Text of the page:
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Signs That Your Aging Parent Needs Help

 Person Doing Shopping For Elderly NeighbourAging parents are often in denial about their problems and the main reason for this is because it is hard for them to admit that they actually need help. After all, they don’t want to lose their independence and they don’t want to feel as though they can’t do all of the things that they used too either. This usually means that the family members need to recognize when the parent needs help instead, but this can be difficult when you don’t see the signs.

Some of the signs that you need to look out for include the house having peeling paint or the driveway if it hasn’t been shoveled yet. You may also want to look around the home, for example, if the newspapers are piling up and the mail hasn’t been checked yet then this is a sign that they may be finding it difficult to move around the house. You may also want to look out for odors and odd smells, because this could be a sign that they are struggling to keep on top of the cleaning and the washing.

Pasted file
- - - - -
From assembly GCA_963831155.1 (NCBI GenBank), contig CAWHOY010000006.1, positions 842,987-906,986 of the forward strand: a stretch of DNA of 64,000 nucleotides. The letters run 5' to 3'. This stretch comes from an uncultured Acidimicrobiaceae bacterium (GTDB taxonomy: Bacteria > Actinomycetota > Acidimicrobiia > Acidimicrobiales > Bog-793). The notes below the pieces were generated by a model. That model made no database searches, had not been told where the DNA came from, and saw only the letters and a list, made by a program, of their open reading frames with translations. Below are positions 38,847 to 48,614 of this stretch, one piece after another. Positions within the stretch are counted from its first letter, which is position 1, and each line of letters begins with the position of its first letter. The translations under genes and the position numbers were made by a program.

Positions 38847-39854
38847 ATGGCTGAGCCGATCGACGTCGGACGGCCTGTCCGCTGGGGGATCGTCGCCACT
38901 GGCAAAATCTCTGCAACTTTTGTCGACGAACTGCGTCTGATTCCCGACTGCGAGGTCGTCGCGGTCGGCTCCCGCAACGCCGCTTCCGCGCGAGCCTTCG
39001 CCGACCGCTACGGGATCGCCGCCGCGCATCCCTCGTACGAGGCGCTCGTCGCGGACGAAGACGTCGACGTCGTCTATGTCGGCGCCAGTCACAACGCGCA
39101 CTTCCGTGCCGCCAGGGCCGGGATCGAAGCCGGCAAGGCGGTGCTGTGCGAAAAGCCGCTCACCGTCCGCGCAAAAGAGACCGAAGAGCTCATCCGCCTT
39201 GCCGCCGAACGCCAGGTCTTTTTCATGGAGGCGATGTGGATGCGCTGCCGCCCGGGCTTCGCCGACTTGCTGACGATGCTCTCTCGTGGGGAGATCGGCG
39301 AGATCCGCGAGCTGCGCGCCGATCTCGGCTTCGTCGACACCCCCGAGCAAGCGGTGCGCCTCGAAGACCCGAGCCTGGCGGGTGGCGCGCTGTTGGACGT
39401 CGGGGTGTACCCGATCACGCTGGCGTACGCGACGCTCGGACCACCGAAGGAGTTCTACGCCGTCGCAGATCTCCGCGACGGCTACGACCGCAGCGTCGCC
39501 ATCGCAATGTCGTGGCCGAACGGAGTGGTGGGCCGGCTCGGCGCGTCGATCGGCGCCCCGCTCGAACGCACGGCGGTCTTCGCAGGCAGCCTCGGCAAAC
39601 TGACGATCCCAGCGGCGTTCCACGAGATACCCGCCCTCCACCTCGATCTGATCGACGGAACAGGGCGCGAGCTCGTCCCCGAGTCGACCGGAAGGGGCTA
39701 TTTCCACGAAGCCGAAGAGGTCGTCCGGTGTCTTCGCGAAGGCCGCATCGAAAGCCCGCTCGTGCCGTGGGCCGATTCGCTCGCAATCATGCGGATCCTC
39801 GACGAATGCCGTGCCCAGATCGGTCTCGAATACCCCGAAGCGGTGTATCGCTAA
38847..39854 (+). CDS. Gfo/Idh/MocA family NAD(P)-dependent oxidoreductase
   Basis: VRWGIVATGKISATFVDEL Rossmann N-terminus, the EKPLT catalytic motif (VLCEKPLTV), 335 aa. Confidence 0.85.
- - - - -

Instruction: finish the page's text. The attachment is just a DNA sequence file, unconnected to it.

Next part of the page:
After all, a health crisis can happen at any time and it can catch anyone off-guard to say the least. For this reason, if you think that something is wrong, don’t ignore it. Instead, ask your family members to sit down and talk with you about what is wrong and get some things in place in case it gets to the point where they can’t take care of themselves anymore. Communication is a huge part of getting things sorted and it is usually the little things that can help you to realize when something is actually wrong. Take a look below to see some more of the things that you should be looking out for:

  • Expired Groceries That Haven’t Been Thrown Away
  • A Disorganized Home
  • Unexplained Bruises or Cuts
  • Poor Memory
  • Bounced Payments
  • Confusion

This Post Has One Comment

  1. As a former caregiver in residential facilities and private home care, this is so important. And though they may buck at the attempt (I’ve had some clients who didn’t like it at all), you just have to stand your ground. Start by having caregivers/home health aides come as few times a week as possible. And most important is make sure they get along with the workers, and if not, try another. BUT….when there is one they prefer, please keep that worker with them. Familiarity will help greatly as their condition worsens.

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